Moviesby Hans Neumann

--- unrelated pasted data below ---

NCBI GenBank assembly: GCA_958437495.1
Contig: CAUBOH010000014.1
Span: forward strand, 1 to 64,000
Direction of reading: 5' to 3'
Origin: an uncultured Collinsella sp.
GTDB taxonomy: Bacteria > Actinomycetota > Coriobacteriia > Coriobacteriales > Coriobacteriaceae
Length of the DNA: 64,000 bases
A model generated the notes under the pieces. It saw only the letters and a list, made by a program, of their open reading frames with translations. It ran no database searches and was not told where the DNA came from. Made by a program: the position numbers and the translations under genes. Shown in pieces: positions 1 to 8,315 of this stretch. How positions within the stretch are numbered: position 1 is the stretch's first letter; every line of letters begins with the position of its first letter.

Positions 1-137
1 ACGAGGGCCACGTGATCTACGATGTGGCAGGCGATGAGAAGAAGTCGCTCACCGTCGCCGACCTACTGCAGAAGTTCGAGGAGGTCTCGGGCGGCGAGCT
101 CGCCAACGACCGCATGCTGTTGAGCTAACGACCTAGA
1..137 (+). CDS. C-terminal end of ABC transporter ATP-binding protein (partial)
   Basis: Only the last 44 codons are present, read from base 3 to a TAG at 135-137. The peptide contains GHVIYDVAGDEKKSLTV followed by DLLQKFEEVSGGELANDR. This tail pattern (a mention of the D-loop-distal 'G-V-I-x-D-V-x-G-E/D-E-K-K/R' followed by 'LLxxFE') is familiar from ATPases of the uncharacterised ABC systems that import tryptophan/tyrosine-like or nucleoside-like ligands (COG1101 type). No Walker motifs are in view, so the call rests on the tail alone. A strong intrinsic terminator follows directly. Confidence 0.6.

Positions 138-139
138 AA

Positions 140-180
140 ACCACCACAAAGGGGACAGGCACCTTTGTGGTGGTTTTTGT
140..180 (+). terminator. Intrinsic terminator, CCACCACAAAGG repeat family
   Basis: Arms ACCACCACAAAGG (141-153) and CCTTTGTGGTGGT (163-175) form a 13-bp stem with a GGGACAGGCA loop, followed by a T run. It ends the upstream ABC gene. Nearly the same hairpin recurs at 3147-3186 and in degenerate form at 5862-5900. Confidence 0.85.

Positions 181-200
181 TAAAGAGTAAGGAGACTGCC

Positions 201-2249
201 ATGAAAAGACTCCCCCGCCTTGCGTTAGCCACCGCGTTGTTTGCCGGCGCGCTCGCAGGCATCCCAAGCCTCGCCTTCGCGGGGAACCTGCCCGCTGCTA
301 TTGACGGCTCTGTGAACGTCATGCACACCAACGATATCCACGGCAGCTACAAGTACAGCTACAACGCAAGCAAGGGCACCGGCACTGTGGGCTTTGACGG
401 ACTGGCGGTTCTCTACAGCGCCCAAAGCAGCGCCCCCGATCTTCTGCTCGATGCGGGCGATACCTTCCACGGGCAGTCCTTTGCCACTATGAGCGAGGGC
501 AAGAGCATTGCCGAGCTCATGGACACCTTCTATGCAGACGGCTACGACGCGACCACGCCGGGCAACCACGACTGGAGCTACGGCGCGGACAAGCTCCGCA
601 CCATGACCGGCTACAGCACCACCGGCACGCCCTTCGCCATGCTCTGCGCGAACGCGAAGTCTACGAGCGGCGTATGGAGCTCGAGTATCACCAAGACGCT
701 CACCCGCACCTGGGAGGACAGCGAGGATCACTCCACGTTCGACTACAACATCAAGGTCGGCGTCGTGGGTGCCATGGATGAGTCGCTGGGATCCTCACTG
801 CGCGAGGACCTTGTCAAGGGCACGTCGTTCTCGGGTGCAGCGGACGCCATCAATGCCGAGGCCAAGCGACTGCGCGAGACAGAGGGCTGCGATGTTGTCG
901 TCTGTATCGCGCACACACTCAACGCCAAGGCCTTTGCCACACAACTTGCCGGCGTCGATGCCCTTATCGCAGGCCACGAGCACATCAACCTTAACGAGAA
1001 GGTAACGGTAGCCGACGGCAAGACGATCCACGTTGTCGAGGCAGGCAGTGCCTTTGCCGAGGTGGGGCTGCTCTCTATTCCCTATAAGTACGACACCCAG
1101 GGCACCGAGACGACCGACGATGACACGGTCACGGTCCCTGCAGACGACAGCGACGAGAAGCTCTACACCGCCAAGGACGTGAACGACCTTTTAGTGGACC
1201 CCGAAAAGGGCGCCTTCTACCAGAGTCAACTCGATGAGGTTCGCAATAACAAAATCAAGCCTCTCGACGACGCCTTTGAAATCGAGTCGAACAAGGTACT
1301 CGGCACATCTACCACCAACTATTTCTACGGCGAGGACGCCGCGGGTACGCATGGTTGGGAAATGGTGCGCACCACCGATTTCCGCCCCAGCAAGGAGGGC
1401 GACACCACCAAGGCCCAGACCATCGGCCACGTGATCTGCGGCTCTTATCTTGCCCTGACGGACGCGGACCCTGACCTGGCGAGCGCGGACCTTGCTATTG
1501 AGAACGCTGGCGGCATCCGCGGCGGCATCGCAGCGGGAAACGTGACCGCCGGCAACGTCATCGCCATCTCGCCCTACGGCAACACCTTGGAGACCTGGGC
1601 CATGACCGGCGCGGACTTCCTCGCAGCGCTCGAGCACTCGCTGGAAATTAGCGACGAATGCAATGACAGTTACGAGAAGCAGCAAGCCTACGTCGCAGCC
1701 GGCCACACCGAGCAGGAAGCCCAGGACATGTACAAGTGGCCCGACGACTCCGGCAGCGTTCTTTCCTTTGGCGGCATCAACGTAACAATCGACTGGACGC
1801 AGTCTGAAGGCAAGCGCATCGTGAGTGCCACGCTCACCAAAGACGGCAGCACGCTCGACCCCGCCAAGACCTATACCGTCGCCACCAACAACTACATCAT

Fritz Lang's horror fantasy film entitled Alraune.When Fritz Lang was looking for an unknown to play the double role of the pure young girl and the female robot in his 1927 science-fiction masterpiece Metropolis, Brigitte Helm was his choice. With her blond coloring and impassive star, she was superb, and from that moment on, she was one of Germanys greatest starts. In her next film. Alraune, she inhabited the title role with equal perfection, Alraun is the German word for mandrake, an herb whose large, forked root is credited with human attributes - it legendarily screams when uprooted - and the ability to promote conception. In this horror fantasy, directed by Henrik Galeen in one of the last examples of German expressionism, a professor who has long been fascinated with the mandrake undertakes artificial insemination, using the seed of a criminal who has been hanged to fertilize a prostitute. Succeeding, he raises the offspring, a girl, as his own daughter. Not surprisingly, she grows up to become a femme fatale, a soulless female demon who destroys everyone she touches. Neumanns poster captures the films expressionistic style exactly. The two-sheet, three-color design depicts Helm as a temptress with blood-red eyes, her bare breasts only thinly veiled, her hand a predatory claw. In the background, the mass of gnarled roots suggests the trickery and evil of the story. The original poster's value has been estimated at $5,000 and $6,000.